Today we’d like to introduce you to Dr. Dionne Mahaffey.
So, before we jump into specific questions about the business, why don’t you give us some details about you and your story.
My professional background is pretty eclectic. I am a business psychologist who also coaches startup companies. I started my career as a computer programmer and then evolved into executive management and entrepreneurship. I also freelance as a journalist from time to time. I’ve launched several startups myself over the last two decades.
Has it been a smooth road?
In general, entrepreneurship is both hard and rewarding. Launching a business is easier than maintaining it. The grind and focus required for entrepreneurship is not for the faint of heart. It requires discipline, focus and consistency. In my journey, I’ve had both successes and failures. I consider the failures as wins too because I always look for the lesson in my mistakes. I learn and keep moving.
So let’s switch gears a bit and go into the Culture Greetings story. Tell us more about the business.
I own several brands. I’ve been in business for myself for 24 years. Currently, I have an organizational psychology and business coaching practice. I own a staffing agency and several eCommerce brands. I have a couple of mobile apps on the market too. I’ve also closed a few businesses through the years including a real-estate investment firm, marketing and PR agency and a tech-driven concierge solution that was licensed by the National Football League (NFL) for three years.
I’m really proud of one of my latest ventures, Culture Greetings, a black greeting card company. What’s unique is that we use technology to send out the card on your behalf. On the site, culturegreetings.com, customers can pick a culturally relevant physical greeting card and write a personal note inside using handwriting fonts that mirror real penmanship. Through automation, we print, stuff, stamp and mail the cards directly to your recipient, from you. We also have a wide variety of gift cards that you can include inside of the greeting card (Amazon, Target and more). It’s a complete gift solution and it saves you a trip to the store. This happens at a real printing press that I own in Provo, Utah. It’s fully staffed and has state of the art equipment.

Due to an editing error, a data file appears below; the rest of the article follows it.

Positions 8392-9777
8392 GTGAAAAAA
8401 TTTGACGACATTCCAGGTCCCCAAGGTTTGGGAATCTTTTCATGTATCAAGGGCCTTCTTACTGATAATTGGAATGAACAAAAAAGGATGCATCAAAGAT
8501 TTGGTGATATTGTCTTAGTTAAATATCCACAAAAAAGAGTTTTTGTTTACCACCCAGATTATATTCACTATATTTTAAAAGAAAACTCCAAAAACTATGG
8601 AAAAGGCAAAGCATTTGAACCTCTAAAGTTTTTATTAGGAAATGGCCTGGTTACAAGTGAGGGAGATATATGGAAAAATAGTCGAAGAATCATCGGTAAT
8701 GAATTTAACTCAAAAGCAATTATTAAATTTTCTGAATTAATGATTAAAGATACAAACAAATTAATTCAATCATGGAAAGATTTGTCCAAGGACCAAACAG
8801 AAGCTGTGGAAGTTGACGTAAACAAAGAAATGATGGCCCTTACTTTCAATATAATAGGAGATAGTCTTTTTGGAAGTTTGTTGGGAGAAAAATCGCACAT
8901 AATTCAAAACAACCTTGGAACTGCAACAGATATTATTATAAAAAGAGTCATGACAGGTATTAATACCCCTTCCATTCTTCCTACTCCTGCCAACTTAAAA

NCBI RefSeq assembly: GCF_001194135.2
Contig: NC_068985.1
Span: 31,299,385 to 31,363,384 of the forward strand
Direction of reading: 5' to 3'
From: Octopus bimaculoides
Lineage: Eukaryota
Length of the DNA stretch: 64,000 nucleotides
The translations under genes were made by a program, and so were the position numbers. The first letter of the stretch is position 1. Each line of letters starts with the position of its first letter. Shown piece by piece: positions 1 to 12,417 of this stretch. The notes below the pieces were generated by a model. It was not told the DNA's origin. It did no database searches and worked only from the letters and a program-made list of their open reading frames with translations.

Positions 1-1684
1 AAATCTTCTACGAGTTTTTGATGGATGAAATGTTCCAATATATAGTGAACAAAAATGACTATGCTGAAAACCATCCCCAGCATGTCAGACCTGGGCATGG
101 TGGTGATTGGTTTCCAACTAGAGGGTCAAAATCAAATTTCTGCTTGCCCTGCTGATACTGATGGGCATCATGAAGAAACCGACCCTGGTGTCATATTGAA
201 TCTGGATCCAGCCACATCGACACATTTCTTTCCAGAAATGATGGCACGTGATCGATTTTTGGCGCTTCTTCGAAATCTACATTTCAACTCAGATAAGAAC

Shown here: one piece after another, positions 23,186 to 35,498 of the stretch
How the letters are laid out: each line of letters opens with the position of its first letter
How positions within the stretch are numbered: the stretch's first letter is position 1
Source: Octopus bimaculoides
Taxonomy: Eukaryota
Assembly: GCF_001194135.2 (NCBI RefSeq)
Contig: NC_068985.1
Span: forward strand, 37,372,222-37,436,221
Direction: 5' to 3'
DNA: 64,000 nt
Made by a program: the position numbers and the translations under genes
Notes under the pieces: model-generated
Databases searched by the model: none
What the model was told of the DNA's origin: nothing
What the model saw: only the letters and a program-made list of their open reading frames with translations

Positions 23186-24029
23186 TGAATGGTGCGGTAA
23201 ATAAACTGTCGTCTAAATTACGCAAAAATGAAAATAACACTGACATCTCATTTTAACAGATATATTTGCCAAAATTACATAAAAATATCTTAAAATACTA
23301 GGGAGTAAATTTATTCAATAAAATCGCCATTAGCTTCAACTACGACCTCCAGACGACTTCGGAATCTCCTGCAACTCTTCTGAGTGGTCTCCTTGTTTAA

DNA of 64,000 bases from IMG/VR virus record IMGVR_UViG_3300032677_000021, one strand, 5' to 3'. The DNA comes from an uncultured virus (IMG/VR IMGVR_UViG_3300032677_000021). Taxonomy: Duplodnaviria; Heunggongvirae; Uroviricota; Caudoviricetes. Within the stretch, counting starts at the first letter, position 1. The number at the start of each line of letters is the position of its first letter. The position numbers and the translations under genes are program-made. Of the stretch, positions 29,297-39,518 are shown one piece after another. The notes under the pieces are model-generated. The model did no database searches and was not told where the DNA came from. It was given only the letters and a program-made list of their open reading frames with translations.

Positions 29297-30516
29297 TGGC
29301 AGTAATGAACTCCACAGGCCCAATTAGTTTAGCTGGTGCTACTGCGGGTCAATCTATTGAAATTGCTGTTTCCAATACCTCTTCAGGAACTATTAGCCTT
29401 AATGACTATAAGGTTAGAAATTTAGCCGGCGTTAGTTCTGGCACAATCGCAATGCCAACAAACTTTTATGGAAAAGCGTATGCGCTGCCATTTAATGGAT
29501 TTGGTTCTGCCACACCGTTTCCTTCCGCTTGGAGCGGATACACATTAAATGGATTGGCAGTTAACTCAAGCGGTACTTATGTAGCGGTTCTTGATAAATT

The idea came to me almost six years ago. I was too busy to do it and would put it in the back of my mind. Last year, in 2018, the idea overwhelmed me. I couldn’t stop thinking about it and forced myself to make time to do it.
I sat down and started the software development myself. It took me six months to go from requirements to architecting the solution, to programming to integration and then implementation. Every aspect creating the platform and getting it ready for market fell solely on my shoulders and then I launched it just shy of the Thanksgiving holiday last year.
The cards feature original designs by me, as well as art from renowned Black and Latino artists like Steve Allen, whose work is in the permanent collection of the National Museum of African American History and Culture; Jesse Raudeles, an official artist of the Olympics and Abu Mwenye, a Tanzanian artist and award-winning cartoonist, Quinn McGowan, among others. “Currently, there are nine card artists in our collective and I am always looking for more designs to feature on greeting cards.”
How do you think the industry will change over the next decade?
According to the Washington, DC, based Greeting Card Association (GCA), Americans purchase approximately 6.5 billion greeting cards each year. Although most people now acknowledge many more birthdays than ever before because of Facebook, they aren’t necessarily sending fewer cards as a result. Annual retail sales of greeting cards are estimated between $7 and $8 billion. The most popular Everyday card-sending occasion by far is Birthday, followed by a number of secondary occasions that include Sympathy, Thank You, Wedding, Thinking of You, Get Well, New Baby and Congratulations. Women purchase an estimated 80% of all greeting cards. Women spend more time choosing a card than men and are more likely to buy several cards at once.
A recent study by the National Retail Federation found that millennials are also sending more greeting cards. Younger card buyers and those who are more technology savvy are currently the ones most engaged in buying paper greeting cards online.
- Cards start at $3.99 (postage is included).
- Website: https://culturegreetings.com
- Email: firstname.lastname@example.org
Headshot credit: J. Braxton Photography; Card Mockups courtesy of CultureGreetings.com; Photography of Steve Alen’s card: J. Braxton Photography